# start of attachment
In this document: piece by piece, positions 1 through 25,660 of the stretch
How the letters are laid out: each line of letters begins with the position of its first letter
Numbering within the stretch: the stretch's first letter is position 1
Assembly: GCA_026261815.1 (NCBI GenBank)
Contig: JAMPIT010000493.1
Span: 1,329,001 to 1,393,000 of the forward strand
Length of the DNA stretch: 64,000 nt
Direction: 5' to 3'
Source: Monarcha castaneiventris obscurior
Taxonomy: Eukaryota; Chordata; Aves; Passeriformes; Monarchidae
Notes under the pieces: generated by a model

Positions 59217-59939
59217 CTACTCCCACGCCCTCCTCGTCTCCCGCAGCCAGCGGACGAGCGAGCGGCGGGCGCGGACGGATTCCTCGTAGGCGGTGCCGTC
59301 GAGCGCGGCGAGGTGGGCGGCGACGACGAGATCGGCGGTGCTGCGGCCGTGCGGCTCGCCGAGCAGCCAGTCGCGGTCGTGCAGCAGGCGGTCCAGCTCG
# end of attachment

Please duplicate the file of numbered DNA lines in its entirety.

In this document: piece by piece, positions 1 through 25,660 of the stretch
How the letters are laid out: each line of letters begins with the position of its first letter
Numbering within the stretch: the stretch's first letter is position 1
Assembly: GCA_026261815.1 (NCBI GenBank)
Contig: JAMPIT010000493.1
Span: 1,329,001 to 1,393,000 of the forward strand
Length of the DNA stretch: 64,000 nt
Direction: 5' to 3'
Source: Monarcha castaneiventris obscurior
Taxonomy: Eukaryota; Chordata; Aves; Passeriformes; Monarchidae
Notes under the pieces: generated by a model

Positions 59217-59939
59217 CTACTCCCACGCCCTCCTCGTCTCCCGCAGCCAGCGGACGAGCGAGCGGCGGGCGCGGACGGATTCCTCGTAGGCGGTGCCGTC
59301 GAGCGCGGCGAGGTGGGCGGCGACGACGAGATCGGCGGTGCTGCGGCCGTGCGGCTCGCCGAGCAGCCAGTCGCGGTCGTGCAGCAGGCGGTCCAGCTCG